To obtain sherry vinegar (vinagre de Jerez), you adapt the approach to sherry. You combine a variety of wines, mix them in wooden kegs or barrels, and let it mature. This vinegar has Spanish origins, its producers lying within the “sherry triangle” in the Spanish province of Cádiz.
It has a lot in common with traditional Balsamic vinegar. Both must age in wood for a long time. Both must also receive the seal of approval before their producers can lay claim to it being true balsamic or sherry vinegar. Legislation dictates sherry vinegar must age in American oak for at least 6-months in the sherry triangle and be characterized by at least 7 degrees acidity. The Consejo Regulador and legislation, as well as the EU law, monitor, control and support the Denominación de Origen.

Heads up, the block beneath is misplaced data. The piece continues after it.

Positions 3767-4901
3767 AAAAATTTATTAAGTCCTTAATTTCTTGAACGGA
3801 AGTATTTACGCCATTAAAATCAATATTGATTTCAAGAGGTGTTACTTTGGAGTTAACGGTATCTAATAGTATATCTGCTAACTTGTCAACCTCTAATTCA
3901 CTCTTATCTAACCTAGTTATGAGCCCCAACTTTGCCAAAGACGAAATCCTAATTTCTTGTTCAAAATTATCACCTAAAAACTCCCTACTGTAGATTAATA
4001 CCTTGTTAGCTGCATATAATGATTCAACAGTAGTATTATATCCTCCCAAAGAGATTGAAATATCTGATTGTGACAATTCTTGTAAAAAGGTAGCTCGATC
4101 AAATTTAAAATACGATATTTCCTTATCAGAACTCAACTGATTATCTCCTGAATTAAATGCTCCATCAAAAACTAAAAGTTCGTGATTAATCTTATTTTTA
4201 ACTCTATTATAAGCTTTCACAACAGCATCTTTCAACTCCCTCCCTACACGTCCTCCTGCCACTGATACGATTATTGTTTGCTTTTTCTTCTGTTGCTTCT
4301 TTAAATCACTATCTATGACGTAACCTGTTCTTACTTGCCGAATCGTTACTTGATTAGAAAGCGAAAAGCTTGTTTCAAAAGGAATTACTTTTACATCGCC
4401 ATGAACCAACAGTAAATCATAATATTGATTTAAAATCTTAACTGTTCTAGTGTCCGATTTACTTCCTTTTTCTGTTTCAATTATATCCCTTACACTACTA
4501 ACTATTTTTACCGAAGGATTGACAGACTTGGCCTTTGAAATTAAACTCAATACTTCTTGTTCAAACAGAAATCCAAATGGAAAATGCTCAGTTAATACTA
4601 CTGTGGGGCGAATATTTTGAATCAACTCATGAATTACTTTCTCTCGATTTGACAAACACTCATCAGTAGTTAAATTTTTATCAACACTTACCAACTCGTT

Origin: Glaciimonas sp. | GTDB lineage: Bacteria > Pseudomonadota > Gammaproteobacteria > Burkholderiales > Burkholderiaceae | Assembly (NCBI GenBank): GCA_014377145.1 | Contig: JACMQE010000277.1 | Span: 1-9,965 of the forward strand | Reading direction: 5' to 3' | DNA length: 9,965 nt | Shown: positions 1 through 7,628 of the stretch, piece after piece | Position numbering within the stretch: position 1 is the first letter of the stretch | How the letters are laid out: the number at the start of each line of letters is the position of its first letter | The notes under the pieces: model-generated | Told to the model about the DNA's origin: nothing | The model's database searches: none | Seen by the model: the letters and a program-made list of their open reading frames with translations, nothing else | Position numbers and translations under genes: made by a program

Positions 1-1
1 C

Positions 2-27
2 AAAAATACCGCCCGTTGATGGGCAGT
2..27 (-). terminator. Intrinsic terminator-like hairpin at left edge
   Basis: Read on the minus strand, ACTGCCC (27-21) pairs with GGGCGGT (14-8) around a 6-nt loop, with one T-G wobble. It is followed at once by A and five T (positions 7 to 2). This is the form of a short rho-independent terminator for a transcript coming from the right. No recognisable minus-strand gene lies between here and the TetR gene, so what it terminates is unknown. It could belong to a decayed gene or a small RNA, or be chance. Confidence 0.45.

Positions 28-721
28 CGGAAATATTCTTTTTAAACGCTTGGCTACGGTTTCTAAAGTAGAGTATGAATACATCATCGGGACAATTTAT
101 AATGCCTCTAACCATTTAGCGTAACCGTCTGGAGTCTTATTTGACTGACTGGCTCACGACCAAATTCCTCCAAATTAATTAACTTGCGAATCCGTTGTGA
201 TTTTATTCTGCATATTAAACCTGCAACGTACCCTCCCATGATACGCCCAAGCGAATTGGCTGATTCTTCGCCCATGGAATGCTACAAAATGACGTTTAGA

The process, the quality and quantity of sherry vinegar results in higher prices. The very best of this complex, mellow, richly flavored vinegar comes at a substantial cost.